Author Topic: Today's letters: What went right at the G7, supply management, free speech  (Read 256 times)

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Today's letters: What went right at the G7, supply management, free speech

One thing at least, went right at the G7 meeting, a letter-writer explains. You can write to us too, on any topic, at letters@ottawacitizen.com

Another reason for national pride


Re: Donald Trump disrupts G7 women’s empowerment session by showing up late, June 9.


Donald Trump’s insults continue to feed the news cycle, many days after the G7 Summit, and seem to have built a movement of all-party national pride in Canada. But where true political courage was shown was not only in standing up to our bullying neighbour but in making sure he would not derail the important multilateral work of the G7.


Thus, in the middle of the Charlevoix drama, the Canadian delegation was able to shepherd the adoption of the $3.8-billion program to provide education to millions of girls in situations of crisis (civil strife, natural disasters etc.). The feat may not have received much media attention but it will bear fruit for an entire generation, starting with the desperate Rohingya refugees from Myanmar stuck on the southern border of Bangladesh.


That, too, is worthy of our national pride.


Jean-François Tardif, Gatineau


Spin from the supply-management cartel


Re: Food producers’ pop-up ‘diner’ has pull on politicians, June 13.


Oh, the irony. On the very day MP Maxime Bernier is fired from the Conservative caucus for telling the truth about supply management – which is that it’s a cartel that benefits multi-million-dollar agribusinesses while overpricing dairy products and disproportionately hurting poor Canadians – the same cartel hosts a Sparks Street propaganda “diner.” Naturally, it attracts the politicians whose campaigns are bolstered by the cartel. And your reporter writes that “a poll last summer found three-quarters of Canadians support supply management.” Any guesses as to who provided those results?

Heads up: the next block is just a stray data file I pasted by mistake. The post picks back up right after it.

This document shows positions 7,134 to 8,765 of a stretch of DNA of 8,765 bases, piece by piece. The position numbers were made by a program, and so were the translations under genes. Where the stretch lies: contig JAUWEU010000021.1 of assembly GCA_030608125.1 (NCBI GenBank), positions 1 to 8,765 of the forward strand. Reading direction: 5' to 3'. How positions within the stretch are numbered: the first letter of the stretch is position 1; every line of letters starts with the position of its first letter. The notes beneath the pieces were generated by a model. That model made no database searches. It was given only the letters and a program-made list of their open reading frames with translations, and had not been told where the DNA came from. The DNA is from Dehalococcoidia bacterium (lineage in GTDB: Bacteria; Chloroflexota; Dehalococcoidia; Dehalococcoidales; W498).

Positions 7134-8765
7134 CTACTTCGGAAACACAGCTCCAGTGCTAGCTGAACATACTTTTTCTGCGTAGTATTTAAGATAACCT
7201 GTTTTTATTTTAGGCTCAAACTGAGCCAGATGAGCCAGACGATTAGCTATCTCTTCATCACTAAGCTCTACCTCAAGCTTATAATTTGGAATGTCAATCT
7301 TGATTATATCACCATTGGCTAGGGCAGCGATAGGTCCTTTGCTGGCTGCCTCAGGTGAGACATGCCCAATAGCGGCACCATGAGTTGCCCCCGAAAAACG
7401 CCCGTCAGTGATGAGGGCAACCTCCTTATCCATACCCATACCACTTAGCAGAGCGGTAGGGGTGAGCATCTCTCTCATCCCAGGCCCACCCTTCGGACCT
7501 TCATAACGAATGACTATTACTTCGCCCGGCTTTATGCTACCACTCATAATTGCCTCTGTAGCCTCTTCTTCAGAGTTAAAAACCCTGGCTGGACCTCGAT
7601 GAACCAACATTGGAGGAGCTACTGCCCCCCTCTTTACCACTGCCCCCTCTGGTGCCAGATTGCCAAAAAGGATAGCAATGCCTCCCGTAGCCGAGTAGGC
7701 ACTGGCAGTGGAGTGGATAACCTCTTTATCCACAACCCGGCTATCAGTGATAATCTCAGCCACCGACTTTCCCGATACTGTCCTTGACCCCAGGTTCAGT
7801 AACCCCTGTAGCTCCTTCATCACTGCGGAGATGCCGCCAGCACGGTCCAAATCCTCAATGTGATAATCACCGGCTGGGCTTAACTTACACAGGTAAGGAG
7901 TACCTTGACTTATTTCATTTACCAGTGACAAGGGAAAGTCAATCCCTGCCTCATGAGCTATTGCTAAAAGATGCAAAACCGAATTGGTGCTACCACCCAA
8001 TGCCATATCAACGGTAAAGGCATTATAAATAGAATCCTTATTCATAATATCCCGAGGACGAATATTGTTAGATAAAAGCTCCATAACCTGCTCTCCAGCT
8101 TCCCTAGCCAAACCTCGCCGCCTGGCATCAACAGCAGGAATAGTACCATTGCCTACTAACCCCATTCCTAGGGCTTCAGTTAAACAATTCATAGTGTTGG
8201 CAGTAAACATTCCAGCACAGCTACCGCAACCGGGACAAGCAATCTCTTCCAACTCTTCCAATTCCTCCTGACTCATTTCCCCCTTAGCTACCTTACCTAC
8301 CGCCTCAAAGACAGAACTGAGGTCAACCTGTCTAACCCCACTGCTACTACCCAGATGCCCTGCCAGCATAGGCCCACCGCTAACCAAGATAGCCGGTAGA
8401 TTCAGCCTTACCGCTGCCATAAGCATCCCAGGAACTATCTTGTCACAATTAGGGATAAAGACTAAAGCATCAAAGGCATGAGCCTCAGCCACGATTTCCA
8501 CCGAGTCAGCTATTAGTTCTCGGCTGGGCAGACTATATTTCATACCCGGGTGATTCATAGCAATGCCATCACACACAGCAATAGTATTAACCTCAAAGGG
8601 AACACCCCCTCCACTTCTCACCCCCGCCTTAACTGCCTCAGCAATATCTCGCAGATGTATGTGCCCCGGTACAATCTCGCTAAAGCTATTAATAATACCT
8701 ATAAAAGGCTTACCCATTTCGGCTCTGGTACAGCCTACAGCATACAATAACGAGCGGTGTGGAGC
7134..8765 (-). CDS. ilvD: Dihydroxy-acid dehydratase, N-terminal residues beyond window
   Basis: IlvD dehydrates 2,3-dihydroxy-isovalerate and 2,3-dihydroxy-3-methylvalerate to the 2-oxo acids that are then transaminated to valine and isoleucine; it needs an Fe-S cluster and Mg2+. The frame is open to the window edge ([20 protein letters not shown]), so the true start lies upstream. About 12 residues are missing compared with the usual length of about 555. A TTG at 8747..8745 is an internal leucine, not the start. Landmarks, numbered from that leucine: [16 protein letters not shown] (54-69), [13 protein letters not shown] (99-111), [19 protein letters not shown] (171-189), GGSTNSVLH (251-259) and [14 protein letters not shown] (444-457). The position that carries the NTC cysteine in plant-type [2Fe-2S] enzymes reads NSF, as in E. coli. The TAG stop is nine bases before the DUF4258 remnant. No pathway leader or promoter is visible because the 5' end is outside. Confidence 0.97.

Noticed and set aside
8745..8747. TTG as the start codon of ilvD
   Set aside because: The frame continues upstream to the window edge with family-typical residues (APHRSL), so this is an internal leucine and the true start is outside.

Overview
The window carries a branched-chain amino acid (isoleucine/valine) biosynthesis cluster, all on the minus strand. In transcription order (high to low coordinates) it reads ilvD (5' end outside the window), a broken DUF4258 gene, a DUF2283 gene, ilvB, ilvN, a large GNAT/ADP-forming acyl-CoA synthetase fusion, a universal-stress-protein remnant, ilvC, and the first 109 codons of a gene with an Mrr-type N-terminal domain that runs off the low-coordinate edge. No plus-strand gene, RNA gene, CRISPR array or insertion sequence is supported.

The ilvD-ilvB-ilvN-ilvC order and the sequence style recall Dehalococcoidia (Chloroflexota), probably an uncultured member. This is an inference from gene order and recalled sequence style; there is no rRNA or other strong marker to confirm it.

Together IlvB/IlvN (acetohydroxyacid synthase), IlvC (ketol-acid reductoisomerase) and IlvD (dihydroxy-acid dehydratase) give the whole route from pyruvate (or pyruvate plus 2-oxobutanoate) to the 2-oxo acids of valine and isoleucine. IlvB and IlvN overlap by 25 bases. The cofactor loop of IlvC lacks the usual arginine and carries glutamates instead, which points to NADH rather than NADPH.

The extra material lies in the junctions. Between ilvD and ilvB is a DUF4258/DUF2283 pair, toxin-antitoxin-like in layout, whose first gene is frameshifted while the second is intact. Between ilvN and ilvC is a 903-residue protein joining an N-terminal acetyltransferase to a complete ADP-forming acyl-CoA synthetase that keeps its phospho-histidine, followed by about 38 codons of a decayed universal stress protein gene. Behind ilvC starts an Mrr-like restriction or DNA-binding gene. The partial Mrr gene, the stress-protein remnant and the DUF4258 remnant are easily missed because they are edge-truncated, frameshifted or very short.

Bruce Annan, Ottawa


A better way to use lottery money


Lotto Max has recently given us another winner of a $60-million jackpot. To allow this is all very strange because Lotto Max is operated in Ontario by a Crown Corporation for a government that is trying to distribute wealth more equitably. Surely it is out of sync to take money from the poor to create a multi-millionaire or two.


Is it ever sensible to give $60 million to a stranger? It certainly has nothing to do with need, and when you consider the three million Canadians who are struggling to pay last week’s rent, such an act could be called immoral.


Wouldn’t it be more sensible to do away with the jackpot and divide the money into $1-million lots? Within one year, hundreds of Canadians would be freed from the pall of poverty, and the skies would ring with praise for Lotto Max!


John E. Rutherford, Gatineau


Now it’s about free speech, too


After a campaign leaving many wondering what policies he would implement, Doug Ford has taken to Twitter to announce his first policy decision. Contradicting his campaign slogans of protecting free speech, he has stated that he will use his power to ban the annual Al-Quds protest “anywhere in the province.”


This violation of the Charter is unconvincingly branded as fighting hate speech. But hate speech is already illegal in Canada and if anyone at the Al-Quds rally were committing this crime, they could be arrested and charged. None has been. A backdoor attempt to stop them is being made by abusing the legislative system


A call to halt a legal assembly of persons whose message jars your tranquility, under the cynical guise of pre-emptively stopping potential hate speech laws violations of which there is no precedent, is an assault on Canadian democracy. Next year, we will march for two reasons.


Jarrah Elhalabi, Ottawa


The kindness of strangers


My heartfelt thanks to the young man who called 911 for me, and the four women – one with a carton of orange juice – who came to my aid on Clemow Avenue when my husband lost consciousness due to a diabetic condition.


He has recovered and these acts reaffirm my belief in offering help when it is needed.


Carol Scharf, Kanata


 


Source: Today's letters: What went right at the G7, supply management, free speech